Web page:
But, the Braves’ silver lining has begun to show through the clouds of doom and gloom. Pitching…. Despite the hic-ups incurred by Shelby Miller and Julio Teheran, the debuts of Matt Wisler and Manny Benuelos have given Braves’ fans a glimmer of hope for the future. That and the recent hardening of the relief corp has helped to diminish some of the angst felt by everyone in Atlanta when a starter had to come out of a game. Now, by no means are the Braves being mentioned as shoo ins for the play-offs but stranger things have happened. This is what makes this season’s trade deadline a real poser for Hart & Company. Can you really trade away your best catcher and best reliever for a couple of more prospects when you are not yet really out of the conversation?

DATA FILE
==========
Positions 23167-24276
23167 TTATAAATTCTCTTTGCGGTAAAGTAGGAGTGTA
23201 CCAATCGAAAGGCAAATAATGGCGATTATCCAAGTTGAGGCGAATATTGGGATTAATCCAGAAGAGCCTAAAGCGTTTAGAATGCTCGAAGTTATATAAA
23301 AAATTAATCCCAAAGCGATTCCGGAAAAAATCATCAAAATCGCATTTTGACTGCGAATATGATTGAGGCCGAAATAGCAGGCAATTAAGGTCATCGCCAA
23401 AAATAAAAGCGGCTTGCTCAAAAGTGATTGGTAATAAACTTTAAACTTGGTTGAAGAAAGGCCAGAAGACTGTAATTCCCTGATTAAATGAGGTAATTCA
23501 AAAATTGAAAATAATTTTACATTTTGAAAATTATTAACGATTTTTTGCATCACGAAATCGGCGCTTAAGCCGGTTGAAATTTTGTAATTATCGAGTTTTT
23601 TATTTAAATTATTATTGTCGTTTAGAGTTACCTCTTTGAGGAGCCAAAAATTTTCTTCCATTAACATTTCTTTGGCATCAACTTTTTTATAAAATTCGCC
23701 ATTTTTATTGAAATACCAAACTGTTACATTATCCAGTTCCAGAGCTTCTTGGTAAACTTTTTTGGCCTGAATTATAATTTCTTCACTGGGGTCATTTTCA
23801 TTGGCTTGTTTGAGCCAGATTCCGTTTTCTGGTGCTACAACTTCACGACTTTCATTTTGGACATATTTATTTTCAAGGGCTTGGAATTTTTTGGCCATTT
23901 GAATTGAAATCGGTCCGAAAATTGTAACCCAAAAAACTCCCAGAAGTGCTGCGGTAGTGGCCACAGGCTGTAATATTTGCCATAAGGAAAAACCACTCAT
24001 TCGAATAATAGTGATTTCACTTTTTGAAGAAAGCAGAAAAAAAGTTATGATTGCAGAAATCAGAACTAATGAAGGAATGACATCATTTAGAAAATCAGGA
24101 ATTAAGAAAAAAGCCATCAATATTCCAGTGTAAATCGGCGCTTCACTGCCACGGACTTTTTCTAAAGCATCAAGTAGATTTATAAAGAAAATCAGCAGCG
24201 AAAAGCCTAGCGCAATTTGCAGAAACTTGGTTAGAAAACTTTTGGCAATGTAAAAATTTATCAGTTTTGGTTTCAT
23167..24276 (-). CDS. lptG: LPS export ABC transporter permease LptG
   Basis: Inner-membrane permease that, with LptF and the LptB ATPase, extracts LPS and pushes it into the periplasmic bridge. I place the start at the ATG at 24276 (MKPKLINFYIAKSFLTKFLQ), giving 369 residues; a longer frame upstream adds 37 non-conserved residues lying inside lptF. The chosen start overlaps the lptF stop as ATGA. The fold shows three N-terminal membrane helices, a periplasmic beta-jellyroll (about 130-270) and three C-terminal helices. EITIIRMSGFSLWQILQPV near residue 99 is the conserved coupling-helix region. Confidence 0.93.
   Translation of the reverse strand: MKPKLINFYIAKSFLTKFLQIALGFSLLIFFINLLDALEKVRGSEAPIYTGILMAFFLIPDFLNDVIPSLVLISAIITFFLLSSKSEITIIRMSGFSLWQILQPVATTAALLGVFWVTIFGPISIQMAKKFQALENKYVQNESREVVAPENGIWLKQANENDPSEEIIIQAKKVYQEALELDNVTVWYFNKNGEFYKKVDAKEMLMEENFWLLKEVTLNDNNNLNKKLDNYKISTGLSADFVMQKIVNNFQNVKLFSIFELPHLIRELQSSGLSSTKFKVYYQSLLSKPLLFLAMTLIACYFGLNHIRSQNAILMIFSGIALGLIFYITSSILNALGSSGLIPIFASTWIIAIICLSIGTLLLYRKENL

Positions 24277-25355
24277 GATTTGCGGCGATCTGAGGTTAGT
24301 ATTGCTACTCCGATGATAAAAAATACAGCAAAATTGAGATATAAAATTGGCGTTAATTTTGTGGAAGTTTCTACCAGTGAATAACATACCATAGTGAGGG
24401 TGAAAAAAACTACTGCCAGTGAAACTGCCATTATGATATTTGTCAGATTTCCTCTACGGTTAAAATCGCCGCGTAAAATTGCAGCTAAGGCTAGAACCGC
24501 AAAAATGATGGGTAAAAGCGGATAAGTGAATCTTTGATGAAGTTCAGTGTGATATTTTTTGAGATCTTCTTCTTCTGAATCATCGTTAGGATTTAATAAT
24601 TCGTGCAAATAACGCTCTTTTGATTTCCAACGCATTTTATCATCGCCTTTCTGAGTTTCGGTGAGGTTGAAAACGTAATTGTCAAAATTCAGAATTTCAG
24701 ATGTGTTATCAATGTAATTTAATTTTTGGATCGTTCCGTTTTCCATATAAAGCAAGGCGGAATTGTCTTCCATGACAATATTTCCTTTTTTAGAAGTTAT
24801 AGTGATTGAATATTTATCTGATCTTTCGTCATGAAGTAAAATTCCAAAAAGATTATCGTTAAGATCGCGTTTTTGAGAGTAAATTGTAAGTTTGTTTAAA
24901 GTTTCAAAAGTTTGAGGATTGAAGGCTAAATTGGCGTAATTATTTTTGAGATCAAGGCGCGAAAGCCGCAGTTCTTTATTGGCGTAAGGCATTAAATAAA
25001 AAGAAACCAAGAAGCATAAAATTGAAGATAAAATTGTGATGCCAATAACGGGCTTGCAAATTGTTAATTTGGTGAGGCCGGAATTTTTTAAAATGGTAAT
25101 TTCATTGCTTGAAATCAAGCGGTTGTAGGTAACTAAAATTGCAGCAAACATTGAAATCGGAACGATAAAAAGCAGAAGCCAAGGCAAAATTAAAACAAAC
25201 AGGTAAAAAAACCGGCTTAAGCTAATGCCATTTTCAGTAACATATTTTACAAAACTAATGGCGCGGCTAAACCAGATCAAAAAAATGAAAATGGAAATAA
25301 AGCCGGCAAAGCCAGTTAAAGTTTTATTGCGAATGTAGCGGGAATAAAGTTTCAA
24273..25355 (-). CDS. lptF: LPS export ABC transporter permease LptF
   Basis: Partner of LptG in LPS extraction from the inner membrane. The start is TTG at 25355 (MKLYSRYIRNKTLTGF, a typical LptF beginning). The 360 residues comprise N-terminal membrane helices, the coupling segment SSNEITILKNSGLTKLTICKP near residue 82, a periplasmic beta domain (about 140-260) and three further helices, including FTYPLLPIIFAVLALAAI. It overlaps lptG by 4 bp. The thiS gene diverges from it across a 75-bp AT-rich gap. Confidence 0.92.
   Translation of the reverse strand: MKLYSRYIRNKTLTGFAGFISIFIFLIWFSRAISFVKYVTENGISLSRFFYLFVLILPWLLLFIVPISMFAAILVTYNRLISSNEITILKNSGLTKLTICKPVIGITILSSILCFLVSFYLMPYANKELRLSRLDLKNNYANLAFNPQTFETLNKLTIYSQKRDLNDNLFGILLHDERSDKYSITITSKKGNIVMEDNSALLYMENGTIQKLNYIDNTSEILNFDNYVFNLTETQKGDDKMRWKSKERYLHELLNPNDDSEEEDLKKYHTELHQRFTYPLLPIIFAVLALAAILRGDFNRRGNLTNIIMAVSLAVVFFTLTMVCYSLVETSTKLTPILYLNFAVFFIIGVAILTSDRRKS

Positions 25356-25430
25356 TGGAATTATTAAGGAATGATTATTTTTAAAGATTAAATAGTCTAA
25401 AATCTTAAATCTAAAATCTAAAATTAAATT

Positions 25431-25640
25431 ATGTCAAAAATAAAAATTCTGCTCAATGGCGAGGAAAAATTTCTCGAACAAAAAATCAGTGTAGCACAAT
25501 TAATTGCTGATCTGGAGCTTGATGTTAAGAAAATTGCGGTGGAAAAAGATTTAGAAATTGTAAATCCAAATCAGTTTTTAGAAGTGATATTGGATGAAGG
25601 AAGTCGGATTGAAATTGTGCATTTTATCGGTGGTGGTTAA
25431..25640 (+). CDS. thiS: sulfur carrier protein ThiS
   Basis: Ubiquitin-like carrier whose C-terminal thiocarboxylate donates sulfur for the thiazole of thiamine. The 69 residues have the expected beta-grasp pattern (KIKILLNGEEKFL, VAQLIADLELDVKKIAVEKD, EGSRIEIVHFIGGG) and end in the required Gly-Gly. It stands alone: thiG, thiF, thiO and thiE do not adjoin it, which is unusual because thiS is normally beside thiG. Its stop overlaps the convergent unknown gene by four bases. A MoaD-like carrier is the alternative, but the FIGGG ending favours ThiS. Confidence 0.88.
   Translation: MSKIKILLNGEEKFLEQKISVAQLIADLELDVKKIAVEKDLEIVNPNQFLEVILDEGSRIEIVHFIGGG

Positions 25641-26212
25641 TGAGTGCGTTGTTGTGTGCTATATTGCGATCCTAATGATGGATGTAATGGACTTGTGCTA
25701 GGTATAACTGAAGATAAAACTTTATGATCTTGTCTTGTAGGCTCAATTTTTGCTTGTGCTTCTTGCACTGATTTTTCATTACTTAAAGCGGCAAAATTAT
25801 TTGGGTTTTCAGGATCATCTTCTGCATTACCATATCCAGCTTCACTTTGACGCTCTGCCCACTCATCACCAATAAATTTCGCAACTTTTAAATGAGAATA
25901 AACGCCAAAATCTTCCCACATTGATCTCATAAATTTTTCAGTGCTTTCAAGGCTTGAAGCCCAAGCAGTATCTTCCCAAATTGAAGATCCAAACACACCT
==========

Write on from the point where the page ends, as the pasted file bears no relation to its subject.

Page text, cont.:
What kind of message does it send to your team when you ship your spark plug and chief cheerleader, Jonny Gomes, off to another club. Are the Braves really going to trow in the towel when the fight could still be won? I am as realistic as the next guy, I know this year was all about transitions, a revamping of an underperforming and underachieving team into a prototypical National League team built on pitching, defense and speed. Perhaps this year’s team was a little too good too quick. It is going to be tough to make choice between being buyers or sellers this year as long as the Braves are hanging tough. Lots of baseball still to be played this year. The Braves may well fade this year late like the last three seasons but I would not count on it. By all rights, the Nats should be winning going away but you never know. Lots of years the Braves were supposed to win it all too and got beat.